To those who knew him, he was "Dr. Mac." Those who didn't quickly become aware that Dr. Joseph H. McMillan was a man unabashed in his passion for educating young people, in particular, those often deemed deprived or disadvantaged.
A native of Louisville, Kentucky, McMillan came to Michigan as a teacher in the Idlewild School District before relocating to Grand Rapids in the early 1950s. He became known for a number of firsts in the GRPS system—the first black elementary school teacher and the first black principal, both at Sheldon School—but these were secondary to his support for his students. McMillan was a strong advocate for students who were often labeled as "culturally disadvantaged." McMillan argued the term was an excuse for a system unequipped to teach deprived children, and that more focus was needed in teaching programs that dealt with understanding the issues behind the disadvantages.
He was also a proponent of cultural pluralism, once stating that "America is not a "melting pot" and need not be." his point was that if integration meant assimilation only, then it fell short. McMillan made backed up his stance in a number of ways, such as during his time as chairman of the Board's Cultural Exchange Committee. In response to a recommendation by a 1966 Citizens Committee on racial imbalance, McMillian introduced interschool exchanges as part of the ongoing GRPS program. By the 1960s, McMillan was Supervisor of Inner City Schools, a position he held during one of the more tumultuous times in the Board's history.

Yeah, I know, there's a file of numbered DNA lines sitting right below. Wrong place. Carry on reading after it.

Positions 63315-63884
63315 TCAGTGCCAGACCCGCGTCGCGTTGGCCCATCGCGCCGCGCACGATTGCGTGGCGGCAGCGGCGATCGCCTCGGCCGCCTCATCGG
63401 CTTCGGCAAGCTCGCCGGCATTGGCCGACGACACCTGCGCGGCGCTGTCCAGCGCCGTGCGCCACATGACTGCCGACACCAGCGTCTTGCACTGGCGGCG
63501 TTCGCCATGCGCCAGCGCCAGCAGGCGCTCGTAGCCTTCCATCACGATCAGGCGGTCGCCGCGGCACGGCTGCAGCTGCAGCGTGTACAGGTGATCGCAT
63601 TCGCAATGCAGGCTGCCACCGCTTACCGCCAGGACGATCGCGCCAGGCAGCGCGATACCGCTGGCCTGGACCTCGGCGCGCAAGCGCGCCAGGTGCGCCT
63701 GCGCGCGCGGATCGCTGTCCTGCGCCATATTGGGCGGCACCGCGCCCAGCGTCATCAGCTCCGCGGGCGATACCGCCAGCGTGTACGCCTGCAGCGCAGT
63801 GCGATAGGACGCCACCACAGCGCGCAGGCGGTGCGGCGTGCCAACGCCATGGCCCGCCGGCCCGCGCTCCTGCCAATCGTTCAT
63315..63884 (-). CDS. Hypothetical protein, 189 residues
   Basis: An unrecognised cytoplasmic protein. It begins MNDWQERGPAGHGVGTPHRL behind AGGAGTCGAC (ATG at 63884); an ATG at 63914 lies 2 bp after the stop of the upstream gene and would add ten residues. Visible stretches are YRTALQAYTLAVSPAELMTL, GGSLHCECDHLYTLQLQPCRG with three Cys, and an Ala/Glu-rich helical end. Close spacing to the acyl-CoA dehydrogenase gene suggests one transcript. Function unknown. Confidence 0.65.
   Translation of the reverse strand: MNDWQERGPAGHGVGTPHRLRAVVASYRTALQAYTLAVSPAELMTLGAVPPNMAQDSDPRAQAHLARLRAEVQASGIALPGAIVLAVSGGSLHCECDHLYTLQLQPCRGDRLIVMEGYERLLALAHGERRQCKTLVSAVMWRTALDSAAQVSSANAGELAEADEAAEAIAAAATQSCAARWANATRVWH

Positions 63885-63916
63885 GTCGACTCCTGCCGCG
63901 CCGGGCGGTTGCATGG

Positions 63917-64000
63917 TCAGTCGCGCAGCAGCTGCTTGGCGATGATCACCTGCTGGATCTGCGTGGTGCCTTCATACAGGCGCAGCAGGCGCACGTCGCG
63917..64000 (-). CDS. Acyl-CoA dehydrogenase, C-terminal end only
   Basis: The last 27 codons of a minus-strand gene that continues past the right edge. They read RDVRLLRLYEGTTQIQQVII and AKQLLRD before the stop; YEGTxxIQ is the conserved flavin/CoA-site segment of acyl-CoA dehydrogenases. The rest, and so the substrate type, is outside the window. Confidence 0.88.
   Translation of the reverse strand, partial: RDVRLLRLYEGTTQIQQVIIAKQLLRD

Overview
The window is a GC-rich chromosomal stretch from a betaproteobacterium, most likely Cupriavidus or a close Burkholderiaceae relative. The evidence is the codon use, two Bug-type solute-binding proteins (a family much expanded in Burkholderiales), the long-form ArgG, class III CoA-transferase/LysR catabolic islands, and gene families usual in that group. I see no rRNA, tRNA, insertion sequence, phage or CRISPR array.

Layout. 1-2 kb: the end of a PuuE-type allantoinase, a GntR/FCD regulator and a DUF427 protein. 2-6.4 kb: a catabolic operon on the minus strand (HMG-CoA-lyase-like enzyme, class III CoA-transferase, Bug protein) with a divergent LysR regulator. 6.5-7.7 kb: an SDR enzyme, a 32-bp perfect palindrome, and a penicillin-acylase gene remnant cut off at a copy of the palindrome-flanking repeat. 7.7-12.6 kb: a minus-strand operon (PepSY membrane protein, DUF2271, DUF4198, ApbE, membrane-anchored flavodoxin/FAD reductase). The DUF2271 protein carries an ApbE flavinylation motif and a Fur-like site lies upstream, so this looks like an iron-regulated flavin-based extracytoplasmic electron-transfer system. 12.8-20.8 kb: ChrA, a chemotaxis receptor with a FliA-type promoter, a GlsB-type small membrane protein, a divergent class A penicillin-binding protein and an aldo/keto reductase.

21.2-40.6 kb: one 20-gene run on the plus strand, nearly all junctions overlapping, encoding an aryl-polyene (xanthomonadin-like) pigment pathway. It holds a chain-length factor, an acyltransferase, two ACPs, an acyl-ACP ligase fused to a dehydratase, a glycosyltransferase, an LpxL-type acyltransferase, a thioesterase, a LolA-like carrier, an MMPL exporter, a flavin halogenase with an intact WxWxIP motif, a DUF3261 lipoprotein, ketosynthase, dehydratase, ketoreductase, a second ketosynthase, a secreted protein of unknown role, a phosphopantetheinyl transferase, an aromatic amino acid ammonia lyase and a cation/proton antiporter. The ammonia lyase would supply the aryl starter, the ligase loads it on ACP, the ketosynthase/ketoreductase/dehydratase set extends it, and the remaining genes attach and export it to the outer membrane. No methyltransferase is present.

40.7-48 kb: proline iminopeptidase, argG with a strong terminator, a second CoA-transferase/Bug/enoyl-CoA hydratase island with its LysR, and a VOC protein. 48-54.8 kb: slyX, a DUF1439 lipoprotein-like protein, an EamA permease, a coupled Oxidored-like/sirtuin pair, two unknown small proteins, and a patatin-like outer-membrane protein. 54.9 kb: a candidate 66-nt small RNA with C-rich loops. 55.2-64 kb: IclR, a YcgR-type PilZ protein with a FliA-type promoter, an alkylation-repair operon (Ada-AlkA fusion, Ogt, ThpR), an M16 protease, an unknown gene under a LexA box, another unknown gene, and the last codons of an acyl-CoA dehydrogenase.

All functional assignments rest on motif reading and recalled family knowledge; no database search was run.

When the position went unfunded in late 1969, McMillan moved on to Michigan State University as Assistant Vice President for Human Relations, Director of the Office of Minority Affairs, and a professor in the College of Education. He later returned to his hometown as the Assistant Provost for Academic Affairs and Minority Affairs at the University of Louisville. While there he chaired the annual Black Family in America Conference, making it one of the most prestigious conferences of its type in the country. He ran the conference for 34 years, before retiring from the university as Professor Emeritus in early childhood education.
There was an exception, however. McMillan never quite retired. In collaboration with the Louisville Urban League and the Jefferson County Public Schools, he created programs such as Rising 5th Graders and the Street Academy to address the needs of young African American men, programs that were modeled in several other cities.
He was honored with a GIANTS award in Grand Rapids in 1986. In 1992, he received the Marcus Foster Distinguished Educator Award from the National Association of Black School Educators. Dr. Joseph McMillan and his wife, Mildred, raised four children. And "Dr. Mac," wherever he traveled and worked, raised enthusiasm and hope, and laid the foundation of success for countless young students. He died in 2010.
Sources: Grand Rapids Press, October 14, 1967 Mike Lloyd, Grand Rapids Press, December 15, 1967; Jon Halvorsen, Grand Rapids Press, December 30, 1968; Grand Rapids Press, September 9, 2010
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